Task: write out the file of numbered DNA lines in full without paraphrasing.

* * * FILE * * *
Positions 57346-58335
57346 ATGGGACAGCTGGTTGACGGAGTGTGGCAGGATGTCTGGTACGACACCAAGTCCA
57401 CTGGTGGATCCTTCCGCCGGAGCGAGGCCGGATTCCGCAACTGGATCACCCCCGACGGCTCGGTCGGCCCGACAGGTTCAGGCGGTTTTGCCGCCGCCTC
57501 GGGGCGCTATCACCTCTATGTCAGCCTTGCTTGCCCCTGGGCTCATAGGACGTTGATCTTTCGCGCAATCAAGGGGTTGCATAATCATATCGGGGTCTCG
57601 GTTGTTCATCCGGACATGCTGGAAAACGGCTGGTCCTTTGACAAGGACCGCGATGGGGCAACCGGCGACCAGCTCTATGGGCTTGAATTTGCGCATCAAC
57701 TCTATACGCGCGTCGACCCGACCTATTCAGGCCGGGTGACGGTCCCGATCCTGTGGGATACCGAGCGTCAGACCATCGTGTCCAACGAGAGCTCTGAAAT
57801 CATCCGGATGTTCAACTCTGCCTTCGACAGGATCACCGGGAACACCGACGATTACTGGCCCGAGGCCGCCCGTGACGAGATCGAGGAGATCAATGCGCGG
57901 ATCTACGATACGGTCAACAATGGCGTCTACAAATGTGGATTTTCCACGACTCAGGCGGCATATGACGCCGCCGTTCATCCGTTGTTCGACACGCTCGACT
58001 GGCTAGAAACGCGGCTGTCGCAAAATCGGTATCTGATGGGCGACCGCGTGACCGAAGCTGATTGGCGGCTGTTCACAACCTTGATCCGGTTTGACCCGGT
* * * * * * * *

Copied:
Positions 57346-58335
57346 ATGGGACAGCTGGTTGACGGAGTGTGGCAGGATGTCTGGTACGACACCAAGTCCA
57401 CTGGTGGATCCTTCCGCCGGAGCGAGGCCGGATTCCGCAACTGGATCACCCCCGACGGCTCGGTCGGCCCGACAGGTTCAGGCGGTTTTGCCGCCGCCTC
57501 GGGGCGCTATCACCTCTATGTCAGCCTTGCTTGCCCCTGGGCTCATAGGACGTTGATCTTTCGCGCAATCAAGGGGTTGCATAATCATATCGGGGTCTCG
57601 GTTGTTCATCCGGACATGCTGGAAAACGGCTGGTCCTTTGACAAGGACCGCGATGGGGCAACCGGCGACCAGCTCTATGGGCTTGAATTTGCGCATCAAC
57701 TCTATACGCGCGTCGACCCGACCTATTCAGGCCGGGTGACGGTCCCGATCCTGTGGGATACCGAGCGTCAGACCATCGTGTCCAACGAGAGCTCTGAAAT
57801 CATCCGGATGTTCAACTCTGCCTTCGACAGGATCACCGGGAACACCGACGATTACTGGCCCGAGGCCGCCCGTGACGAGATCGAGGAGATCAATGCGCGG
57901 ATCTACGATACGGTCAACAATGGCGTCTACAAATGTGGATTTTCCACGACTCAGGCGGCATATGACGCCGCCGTTCATCCGTTGTTCGACACGCTCGACT
58001 GGCTAGAAACGCGGCTGTCGCAAAATCGGTATCTGATGGGCGACCGCGTGACCGAAGCTGATTGGCGGCTGTTCACAACCTTGATCCGGTTTGACCCGGT